All throughout this week, Color contributor Aidan Johnston will be blogging daily from the NXNE Festival in Toronto. Make sure to check back everyday for great photos, stories and reviews from around the festival!
The amount of bedroom-produced hazy pop music today is starting to make me wish I’d been grounded more often and turned my youthful heartache into tunes for a summer playlist. Dream pop and its subsequent genres, (dream catcher pop, wet dream pop, in the end the whole movie was just a dream pop), has a tendency to synthesize your fuzzy adolescent memories, making you long for ex-girlfriends that never even existed. On this sea of transportive sound floats Brooklyn’s Porcelain Raft, the project of Mauro Remiddi. When he took the stage at the Drake on Wednesday in front of a crowd packed denim jacket to denim jacket, it came as a surprise to see a impeccably dressed Italian man and not a shy introverted teenager you usually expect behind this kind of music.
Remiddi has worked as a composer and songwriter for over two decades, scoring the music for the award winning short film La Matta dei Fiori, fronting indie pop band Sunny Day Sets Fire, and most bizarrely, in the mid 90s performing updated versions of traditional Korean music on state television. His diverse musical background brings a level of precision to Porcelain Raft that is often missing from these acts, who else can cite their time in North Korea as an influence? Remiddi takes the stage confidently, this gig being his last on a five-month tour of his album Strange Weekend, and has seen him support fellow dreamweavers M83 and Youth Lagoon; he holds a thumb up to the sound technician and begins.
[ o ] Brent Goldsmith
When the first atmospheric note comes through the speakers, it’s clear this bedroom music was produced with complete lack of regard for roommates. Buzzing synths and puncturing drums swash the audience, while Remiddi crisply and mournfully recounts spaced-out memories. Grating guitar takes over on the track ‘Drifting in and out’, a song I could picture myself enjoying in a fragile state with an entire box of cookies. Momentarily, it’s peculiar hearing this grown man, who looks like he could be an Italian soap star, singing with such childhood optimism. He’s like one of the Lost Boys who just joined the gang after retirement. The wistful melodies invite you to be wrapped up in the world that Porcelain Raft navigates, instilling a fabricated nostalgia for rope swings, mid-west road trips and magnadoodles (What? I really miss mine). During the head bopping closer “Speak with your heart”, there was a romantic sway to the room, implying it was time to take this music back to the bedroom.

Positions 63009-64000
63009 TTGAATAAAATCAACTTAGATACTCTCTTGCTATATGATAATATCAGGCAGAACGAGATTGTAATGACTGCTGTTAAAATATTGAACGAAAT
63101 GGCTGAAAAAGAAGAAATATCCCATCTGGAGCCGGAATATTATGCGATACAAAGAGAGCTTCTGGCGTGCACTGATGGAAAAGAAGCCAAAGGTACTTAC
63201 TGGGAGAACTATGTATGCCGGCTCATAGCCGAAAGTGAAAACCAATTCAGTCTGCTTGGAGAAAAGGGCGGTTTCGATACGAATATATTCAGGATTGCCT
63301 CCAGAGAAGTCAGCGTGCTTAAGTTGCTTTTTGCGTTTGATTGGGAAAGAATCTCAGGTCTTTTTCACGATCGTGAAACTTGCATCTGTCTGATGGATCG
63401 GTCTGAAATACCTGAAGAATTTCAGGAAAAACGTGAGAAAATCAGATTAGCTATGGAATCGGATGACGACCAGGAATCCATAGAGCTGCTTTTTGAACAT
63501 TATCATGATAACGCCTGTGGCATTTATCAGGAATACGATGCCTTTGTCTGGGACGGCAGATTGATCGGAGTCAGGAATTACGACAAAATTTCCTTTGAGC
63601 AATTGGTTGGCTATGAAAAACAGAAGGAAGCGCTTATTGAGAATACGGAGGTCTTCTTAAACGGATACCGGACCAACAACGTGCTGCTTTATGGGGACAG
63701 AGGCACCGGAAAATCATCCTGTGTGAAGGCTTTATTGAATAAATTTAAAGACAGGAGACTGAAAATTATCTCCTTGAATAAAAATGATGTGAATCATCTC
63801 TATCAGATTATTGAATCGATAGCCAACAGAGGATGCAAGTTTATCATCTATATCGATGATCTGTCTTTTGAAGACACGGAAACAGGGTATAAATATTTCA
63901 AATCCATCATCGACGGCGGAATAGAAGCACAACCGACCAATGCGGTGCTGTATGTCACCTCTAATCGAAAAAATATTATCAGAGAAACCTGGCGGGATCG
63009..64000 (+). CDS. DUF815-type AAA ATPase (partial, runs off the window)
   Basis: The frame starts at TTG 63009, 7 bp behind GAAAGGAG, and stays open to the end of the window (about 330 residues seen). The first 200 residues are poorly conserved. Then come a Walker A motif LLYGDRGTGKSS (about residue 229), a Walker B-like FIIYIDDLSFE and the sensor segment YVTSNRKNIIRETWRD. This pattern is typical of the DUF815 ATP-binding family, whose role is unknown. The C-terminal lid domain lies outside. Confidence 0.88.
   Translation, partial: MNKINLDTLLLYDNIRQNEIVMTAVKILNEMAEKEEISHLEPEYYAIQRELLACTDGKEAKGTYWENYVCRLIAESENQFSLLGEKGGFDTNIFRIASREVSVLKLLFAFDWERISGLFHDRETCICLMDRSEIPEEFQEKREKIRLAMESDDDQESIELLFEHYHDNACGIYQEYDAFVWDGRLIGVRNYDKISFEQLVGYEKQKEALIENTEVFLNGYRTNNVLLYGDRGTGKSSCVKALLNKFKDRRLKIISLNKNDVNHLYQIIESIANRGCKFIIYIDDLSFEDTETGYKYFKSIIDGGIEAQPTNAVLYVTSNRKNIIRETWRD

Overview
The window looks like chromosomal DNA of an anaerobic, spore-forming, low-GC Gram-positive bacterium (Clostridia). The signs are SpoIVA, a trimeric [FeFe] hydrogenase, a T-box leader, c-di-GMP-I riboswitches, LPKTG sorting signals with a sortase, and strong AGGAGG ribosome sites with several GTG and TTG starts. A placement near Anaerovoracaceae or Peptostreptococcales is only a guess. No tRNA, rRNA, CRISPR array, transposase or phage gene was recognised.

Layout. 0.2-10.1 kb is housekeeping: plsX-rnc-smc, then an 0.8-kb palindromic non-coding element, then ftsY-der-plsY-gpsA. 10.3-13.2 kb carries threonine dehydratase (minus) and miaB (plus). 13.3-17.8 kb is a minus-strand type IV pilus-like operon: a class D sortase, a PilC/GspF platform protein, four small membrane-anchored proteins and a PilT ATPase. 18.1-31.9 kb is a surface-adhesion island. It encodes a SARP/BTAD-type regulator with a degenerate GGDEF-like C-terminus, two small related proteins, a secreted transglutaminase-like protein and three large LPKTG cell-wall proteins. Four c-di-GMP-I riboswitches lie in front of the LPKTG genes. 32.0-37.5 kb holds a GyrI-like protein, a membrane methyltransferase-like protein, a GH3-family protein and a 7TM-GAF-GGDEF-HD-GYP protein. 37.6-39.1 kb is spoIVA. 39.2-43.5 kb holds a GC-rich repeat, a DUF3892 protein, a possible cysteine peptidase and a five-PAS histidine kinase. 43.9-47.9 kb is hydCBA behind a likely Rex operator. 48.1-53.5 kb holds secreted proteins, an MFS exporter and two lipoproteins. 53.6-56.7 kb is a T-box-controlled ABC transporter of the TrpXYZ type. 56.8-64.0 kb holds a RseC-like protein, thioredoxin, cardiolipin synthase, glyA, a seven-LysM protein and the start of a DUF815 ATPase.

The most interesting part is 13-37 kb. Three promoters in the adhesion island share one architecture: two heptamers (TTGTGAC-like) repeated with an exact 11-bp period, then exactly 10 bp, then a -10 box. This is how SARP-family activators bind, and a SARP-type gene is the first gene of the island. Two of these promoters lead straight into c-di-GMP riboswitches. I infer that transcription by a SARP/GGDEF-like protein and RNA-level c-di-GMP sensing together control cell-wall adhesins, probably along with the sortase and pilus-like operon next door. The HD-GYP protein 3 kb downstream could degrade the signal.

[ o ] Brent Goldsmith
After the show when Mauro had finished kissing the hand of every woman there, he was kind enough to answer some questions for us.
Color: Every name has a story, what's yours?
Mauro: I was sitting in my apartment, random words were collecting in my head and when these two came together something clicked. I went to my flatmate right away and said ‘Porcelain raft, what do you think?’ He just looked at me and said “A porcelain raft? It wouldn’t be able to float”. I loved how cynical he was and felt that it was such a reflection of today, and that was it for me
Color: Having scored the soundtracks for films before, what would you liken your latest album as the soundtrack too?
Mauro: Its like listening to a page of my diary, its about me, who I am and what I do. But it’s not a soundtrack, it’s right now. It’s not about past, present or future, we are now, but if I want to tell you something about right now, I have to tell you about my past. So some of the songs have that. They have narrative from the past so you can understand how I feel now. Everything I write is about me now, but I’m made from the past.
Color: Have you performed as Porcelain Raft in your native country Italy and is there a market for this kind of music there?
Mauro: They love me there! But no there is no market in Italy, they only like what is big, loud and popular. Like Gaga and all that, only a very small amount of people would want to listen to my music there. Italy is not for me, but it’s a nice place to vacation!
Color: You were invited to perform traditional music in North Korea, a place few can say they’ve been. How was this experience?
Mauro: Terrifying! It was so long ago, in 1994 so the country wasn’t on the front page of all the newspapers like it is today. I was 24 and just didn’t know, maybe I was a bit ignorant, I just thought cool I get to go traveling. It was crazy, I met Kim Il Sung, I even have a photo with him. Only while I was there did I start to understand the situation and how crazy it was. I started to become real paranoid and couldn’t wait to get out of there, but they kept us for two weeks longer than we were supposed too for suspicious bags. It was scary, they wrote everything about us down in a dossier the whole time, id like to see what they wrote now though.
Color: Will Porcelain Raft ever perform in North Korea?
Mauro: No way!
Watch the video for ‘Speak With Your Heart’ here http://vimeo.com/35435881
Strange Weekend is out now, stream it here http://soundcloud.com/porcelainraft
Aidan Johnston is your NXNE correspondent—biking, cabbing and crawling his way across Toronto to deliver coverage that's as unofficial as an after-party. Check back everyday and you might just find your new favourite band!